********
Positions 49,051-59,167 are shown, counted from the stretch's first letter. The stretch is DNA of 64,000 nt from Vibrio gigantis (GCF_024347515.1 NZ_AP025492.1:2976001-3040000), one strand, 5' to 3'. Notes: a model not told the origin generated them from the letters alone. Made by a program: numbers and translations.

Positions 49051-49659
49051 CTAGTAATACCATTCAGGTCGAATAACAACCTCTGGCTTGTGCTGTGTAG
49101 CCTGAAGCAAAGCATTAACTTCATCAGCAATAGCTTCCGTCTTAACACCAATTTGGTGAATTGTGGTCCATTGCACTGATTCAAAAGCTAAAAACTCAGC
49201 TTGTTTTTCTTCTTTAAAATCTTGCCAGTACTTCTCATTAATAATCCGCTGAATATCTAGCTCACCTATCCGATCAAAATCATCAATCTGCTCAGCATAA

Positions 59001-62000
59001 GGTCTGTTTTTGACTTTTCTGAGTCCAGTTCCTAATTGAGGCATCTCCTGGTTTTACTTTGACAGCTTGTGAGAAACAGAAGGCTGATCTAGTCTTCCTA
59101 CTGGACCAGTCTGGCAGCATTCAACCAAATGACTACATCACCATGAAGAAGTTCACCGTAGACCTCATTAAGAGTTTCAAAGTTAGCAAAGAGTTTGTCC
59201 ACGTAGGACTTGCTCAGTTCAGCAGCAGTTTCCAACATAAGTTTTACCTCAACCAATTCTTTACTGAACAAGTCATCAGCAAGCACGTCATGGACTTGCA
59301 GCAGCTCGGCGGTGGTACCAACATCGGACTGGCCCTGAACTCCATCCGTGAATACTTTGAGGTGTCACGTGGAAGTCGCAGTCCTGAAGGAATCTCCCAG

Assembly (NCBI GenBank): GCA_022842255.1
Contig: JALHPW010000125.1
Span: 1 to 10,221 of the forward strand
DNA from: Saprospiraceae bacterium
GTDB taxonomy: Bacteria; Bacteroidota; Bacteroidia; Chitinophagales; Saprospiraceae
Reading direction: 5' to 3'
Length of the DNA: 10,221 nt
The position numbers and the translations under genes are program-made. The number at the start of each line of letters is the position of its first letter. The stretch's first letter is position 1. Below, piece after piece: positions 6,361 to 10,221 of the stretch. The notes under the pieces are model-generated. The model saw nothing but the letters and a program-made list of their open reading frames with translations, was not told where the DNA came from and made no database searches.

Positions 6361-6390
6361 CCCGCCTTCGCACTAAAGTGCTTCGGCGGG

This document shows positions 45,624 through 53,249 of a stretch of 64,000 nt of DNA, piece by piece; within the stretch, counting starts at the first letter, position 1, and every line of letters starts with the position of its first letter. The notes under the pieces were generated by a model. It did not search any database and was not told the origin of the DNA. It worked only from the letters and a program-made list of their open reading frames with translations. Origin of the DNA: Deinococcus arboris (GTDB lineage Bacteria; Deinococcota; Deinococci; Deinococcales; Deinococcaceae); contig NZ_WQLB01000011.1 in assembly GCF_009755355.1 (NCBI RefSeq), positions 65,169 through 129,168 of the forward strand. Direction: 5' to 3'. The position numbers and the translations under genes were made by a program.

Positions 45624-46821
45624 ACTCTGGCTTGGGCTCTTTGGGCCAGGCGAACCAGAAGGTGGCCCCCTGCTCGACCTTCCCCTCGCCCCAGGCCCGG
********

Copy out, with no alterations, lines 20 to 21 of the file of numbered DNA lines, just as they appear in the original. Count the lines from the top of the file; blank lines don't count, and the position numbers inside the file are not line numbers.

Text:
6361 CCCGCCTTCGCACTAAAGTGCTTCGGCGGG

This document shows positions 45,624 through 53,249 of a stretch of 64,000 nt of DNA, piece by piece; within the stretch, counting starts at the first letter, position 1, and every line of letters starts with the position of its first letter. The notes under the pieces were generated by a model. It did not search any database and was not told the origin of the DNA. It worked only from the letters and a program-made list of their open reading frames with translations. Origin of the DNA: Deinococcus arboris (GTDB lineage Bacteria; Deinococcota; Deinococci; Deinococcales; Deinococcaceae); contig NZ_WQLB01000011.1 in assembly GCF_009755355.1 (NCBI RefSeq), positions 65,169 through 129,168 of the forward strand. Direction: 5' to 3'. The position numbers and the translations under genes were made by a program.